01/08/2014 10:52 am ET Updated Mar 10, 2014

Finally, a Market-Driven Solution to Housing Homeless Families

I often hear voices in the private sector speak of market-driven solutions to many societal needs. Yet, all too often the most pressing needs of destitute families and youth are addressed by charities, churches and nonprofit organizations funded by the taxpayers. Every year, particularly when winter sets in, journalists highlight these issues to prick the national conscience to come up with solutions.

Creating Awareness

The problem of homeless families was most recently set before the nation in an impossible-to-ignore gut-wrenching New York Times five-part series, "Invisible Child," which profiled the personal story of an 11-year-old girl named Dasani.

Exceptionally cold weather in southern Oregon turned the attention of a regional newspaper also to the subject of homeless families and the lack of affordable housing. In its first Sunday edition of 2014, the Mail Tribune featured a front page story, "A Place To Stay," which chronicled challenges faced by many charitable organizations (like the Maslow Project) and unique transitional family housing projects (like Rogue Retreat) that address the immediate food, clothing and shelter needs of homeless youth and families.

Such perennial media stories over the years may have helped catalyze what appears to be a budding trend in developing market-driven solutions to problems faced by the homeless.

Developing Solutions

Utah policymakers got serious about the issue in 2005 and instituted a Housing First initiative that has reduced homelessness statewide by 78 percent thus far. The state conducted a study and concluded it is less expensive to simply give apartments to homeless families. Utah expects to completely eradicate chronic homelessness by the end of this year. Although a number of cities across America have employed varying degrees of the Housing First initiative, only Utah has instituted it statewide. The idea is so popular other states are cozying up to it and it's even being promoted in Europe. But An Oregon entrepreneur believes he may have the perfect complimentary platform to the Housing First initiative.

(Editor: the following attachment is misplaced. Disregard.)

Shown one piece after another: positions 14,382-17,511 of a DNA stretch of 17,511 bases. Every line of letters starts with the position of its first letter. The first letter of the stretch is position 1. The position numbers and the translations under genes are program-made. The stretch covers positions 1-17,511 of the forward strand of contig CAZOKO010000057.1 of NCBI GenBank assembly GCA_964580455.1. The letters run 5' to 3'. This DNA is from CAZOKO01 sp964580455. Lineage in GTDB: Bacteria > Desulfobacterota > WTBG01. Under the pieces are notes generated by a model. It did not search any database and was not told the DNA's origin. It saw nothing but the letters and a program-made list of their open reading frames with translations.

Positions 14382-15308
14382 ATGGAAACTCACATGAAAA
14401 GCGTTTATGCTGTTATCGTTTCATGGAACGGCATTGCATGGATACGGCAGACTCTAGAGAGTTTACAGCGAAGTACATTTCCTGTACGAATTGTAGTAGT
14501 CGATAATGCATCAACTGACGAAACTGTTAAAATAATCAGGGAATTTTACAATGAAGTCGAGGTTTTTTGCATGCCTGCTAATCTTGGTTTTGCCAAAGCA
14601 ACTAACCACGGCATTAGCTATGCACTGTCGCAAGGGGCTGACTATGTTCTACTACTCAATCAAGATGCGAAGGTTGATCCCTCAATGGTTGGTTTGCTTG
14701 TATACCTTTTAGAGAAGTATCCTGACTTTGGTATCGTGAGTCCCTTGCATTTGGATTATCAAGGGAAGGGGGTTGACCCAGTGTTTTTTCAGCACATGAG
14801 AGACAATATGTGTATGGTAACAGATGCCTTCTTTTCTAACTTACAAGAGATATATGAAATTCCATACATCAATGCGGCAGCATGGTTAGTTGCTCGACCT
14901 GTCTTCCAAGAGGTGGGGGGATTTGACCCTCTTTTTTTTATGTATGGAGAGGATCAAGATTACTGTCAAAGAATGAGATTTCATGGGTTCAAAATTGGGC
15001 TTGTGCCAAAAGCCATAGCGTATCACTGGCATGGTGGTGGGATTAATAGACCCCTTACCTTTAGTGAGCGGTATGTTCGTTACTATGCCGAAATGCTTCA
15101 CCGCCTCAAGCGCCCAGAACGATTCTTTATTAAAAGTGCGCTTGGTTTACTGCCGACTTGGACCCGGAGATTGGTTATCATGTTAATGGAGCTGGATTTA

Oregon Innovation

Tyrone Poole was an aspiring firefighter whose debilitating injury during training cost him his dream. The long recovery process cost him the ability to work for an extended length of time. He eventually ended up living in a homeless shelter and working as a volunteer helping find rental housing for homeless families. During that time he discovered inefficiencies in the process and sought to resolve them. His experience in helping homeless families search for housing informed his knowledge of the rental market, attitudes of landlords, challenges of unconventional renters and opportunities inherent in the marketplace. His own experience with the rental process pushed him over the entrepreneurial edge. Said Poole:

Try renting a property when you haven't worked in two years. It seems like the mold... you have to fit it perfectly... and if you don't, if you're a little bit outside of it, then you're too much of a risk and everybody denies you.

NoAppFee: Re-inventing Renting

Poole and his family were denied by four properties during their search. The experience of his wife and children "falling in love" with properties that rejected them compelled him to resolve the problem for all families like his own. Poole realized the problems homeless families have in the rental process is similar for many 21st century unconventional renters, such as the growing numbers of people working multiple jobs, freelancers, entrepreneurs, students, families faced with foreclosure, etc. The duplication of application fees, travel costs and time spent in unsuccessful interviews is painful for renters. The time spent on background checks and interviewing a constant stream of unqualified renters impacts the landlord's pocket as well.

Poole recruited a team and invested in the development of, an online platform that performs background checks and matches renters with properties for which they qualify. Poole says his platform addresses these market conditions by removing the multiple application fees treadmill, and reduces the cost of travel. For landlords, listing properties on is free and the platform conducts necessary checks on renters while greatly reducing time spent by property managers with unqualified prospective tenants.

The unique matching process that NoAppFee employs is part of its secret sauce formula that Poole believes could disrupt the entire rental market nationwide. He's launched an IndieGoGo campaign to raise seed funds needed for a significant beta test. If successful, could be a true market-driven solution to housing homeless families across America.